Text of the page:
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World food prices at record high: UN food agency

Rajasthan, India farmers thresh a wheat crop in March

The UN food agency says world food prices jumped to a new record high in March as the war in Ukraine caused turmoil in grains and edible oils markets.

The Food and Agriculture Organisation's (FAO) food price index, which tracks the most globally traded food commodities, averaged 159.3 points last month versus an upwardly revised 141.4 for February.

The February figure was previously put at 140.7, which was a record at the time.

Russia and Ukraine are both major exporters of wheat, corn, barley and sunflower oil via the Black Sea, and Moscow's six-week-old invasion of its neighbour has stalled Ukrainian exports.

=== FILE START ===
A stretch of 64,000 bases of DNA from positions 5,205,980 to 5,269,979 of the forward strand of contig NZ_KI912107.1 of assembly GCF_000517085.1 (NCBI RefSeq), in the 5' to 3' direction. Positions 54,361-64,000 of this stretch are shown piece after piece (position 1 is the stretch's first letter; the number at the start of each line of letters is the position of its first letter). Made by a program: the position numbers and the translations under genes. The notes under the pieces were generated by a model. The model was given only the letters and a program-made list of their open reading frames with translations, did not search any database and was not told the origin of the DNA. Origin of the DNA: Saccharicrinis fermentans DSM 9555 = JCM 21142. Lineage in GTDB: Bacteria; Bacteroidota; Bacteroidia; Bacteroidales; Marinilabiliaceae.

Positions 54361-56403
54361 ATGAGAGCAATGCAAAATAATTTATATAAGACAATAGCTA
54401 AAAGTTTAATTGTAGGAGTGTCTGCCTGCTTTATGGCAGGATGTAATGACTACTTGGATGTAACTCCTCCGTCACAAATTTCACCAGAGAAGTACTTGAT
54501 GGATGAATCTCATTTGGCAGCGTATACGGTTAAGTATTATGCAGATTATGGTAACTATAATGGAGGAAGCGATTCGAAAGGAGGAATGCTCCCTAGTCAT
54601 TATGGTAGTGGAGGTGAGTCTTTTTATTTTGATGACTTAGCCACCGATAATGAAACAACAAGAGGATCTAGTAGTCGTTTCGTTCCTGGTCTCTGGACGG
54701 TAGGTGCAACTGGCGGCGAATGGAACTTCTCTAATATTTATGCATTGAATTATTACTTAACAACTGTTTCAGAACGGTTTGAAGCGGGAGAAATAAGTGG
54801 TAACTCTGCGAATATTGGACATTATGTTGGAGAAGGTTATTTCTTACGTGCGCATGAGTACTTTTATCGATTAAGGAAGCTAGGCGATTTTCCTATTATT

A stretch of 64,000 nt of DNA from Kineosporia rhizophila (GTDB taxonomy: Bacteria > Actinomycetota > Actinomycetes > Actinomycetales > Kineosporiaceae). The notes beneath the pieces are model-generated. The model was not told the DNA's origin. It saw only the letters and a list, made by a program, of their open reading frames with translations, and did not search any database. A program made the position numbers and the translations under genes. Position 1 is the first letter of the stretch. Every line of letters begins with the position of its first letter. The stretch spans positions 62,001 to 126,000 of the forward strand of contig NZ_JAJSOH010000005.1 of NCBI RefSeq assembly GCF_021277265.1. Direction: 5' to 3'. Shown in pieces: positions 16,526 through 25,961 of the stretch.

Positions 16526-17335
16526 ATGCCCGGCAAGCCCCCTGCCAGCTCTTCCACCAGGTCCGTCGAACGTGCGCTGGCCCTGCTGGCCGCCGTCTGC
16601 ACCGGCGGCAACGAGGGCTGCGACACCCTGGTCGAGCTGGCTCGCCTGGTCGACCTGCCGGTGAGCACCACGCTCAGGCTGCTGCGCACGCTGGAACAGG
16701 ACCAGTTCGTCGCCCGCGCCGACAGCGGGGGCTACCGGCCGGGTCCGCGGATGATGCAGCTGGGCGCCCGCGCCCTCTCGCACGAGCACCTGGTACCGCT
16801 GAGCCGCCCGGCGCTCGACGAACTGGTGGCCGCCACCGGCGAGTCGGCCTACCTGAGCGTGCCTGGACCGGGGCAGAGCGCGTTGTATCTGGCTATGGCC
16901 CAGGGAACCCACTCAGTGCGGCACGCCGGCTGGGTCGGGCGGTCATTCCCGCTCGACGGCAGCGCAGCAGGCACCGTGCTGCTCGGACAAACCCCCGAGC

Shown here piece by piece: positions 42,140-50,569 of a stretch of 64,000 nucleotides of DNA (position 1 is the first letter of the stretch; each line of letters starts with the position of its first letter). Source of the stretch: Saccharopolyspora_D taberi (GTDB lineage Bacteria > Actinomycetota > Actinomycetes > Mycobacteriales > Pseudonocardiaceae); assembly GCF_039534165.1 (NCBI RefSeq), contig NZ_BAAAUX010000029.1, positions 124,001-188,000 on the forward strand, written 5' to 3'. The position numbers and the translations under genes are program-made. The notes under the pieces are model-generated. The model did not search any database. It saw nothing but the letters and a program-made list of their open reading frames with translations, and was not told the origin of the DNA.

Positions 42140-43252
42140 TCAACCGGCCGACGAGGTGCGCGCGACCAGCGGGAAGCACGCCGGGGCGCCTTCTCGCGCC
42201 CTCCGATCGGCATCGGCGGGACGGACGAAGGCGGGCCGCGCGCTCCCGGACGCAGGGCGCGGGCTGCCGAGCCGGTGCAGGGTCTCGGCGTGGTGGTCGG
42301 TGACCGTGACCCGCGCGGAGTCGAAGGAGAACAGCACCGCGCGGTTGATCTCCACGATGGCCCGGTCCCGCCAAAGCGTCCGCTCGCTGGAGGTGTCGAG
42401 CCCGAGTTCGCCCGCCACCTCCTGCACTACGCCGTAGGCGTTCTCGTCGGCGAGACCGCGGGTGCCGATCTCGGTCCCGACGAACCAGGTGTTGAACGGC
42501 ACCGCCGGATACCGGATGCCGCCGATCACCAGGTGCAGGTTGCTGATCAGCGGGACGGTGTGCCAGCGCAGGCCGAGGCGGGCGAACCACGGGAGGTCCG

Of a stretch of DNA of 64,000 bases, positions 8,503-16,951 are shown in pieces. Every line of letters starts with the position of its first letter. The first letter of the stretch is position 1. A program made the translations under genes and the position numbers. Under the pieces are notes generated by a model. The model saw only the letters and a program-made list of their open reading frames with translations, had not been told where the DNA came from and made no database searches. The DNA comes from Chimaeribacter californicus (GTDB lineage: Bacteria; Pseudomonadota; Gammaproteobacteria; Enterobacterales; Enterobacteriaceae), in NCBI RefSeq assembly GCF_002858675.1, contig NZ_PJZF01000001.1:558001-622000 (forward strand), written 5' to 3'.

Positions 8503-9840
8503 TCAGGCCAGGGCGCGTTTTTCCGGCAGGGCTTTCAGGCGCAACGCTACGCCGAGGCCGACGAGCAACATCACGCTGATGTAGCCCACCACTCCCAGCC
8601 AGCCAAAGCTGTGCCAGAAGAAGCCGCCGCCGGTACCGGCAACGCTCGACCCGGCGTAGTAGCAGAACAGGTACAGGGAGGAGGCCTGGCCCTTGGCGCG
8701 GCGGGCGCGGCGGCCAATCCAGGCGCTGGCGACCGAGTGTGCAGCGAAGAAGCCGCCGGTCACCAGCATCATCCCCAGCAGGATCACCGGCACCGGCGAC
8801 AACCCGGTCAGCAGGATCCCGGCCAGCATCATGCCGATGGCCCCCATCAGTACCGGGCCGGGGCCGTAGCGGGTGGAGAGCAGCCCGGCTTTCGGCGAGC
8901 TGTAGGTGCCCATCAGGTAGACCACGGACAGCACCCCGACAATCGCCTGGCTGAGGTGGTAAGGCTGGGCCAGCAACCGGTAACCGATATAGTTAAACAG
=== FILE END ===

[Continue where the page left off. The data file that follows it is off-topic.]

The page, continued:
FAO warned last month that food and feed prices could rise by up to 20 per cent as a result of the conflict in Ukraine, triggering a jump in global malnourishment.

The agency also cut its estimate of world wheat production in 2022 to 784 million tonnes on Friday from a forecast of 790 million last month as it factored in the possibility that at least 20 per cent of Ukraine's winter crop area would not be harvested.

It lowered its projection of global cereals trade in the 2021/22 marketing year as disruption to Black Sea exports were seen as only being partially offset by increased exports from India, the European Union, Argentina and the United States. 

Rabobank Australia's senior commodities analyst Cheryl Kalisch-Gordon spoke with Flow on Friday about global conditions and their impact for Australian farmers:


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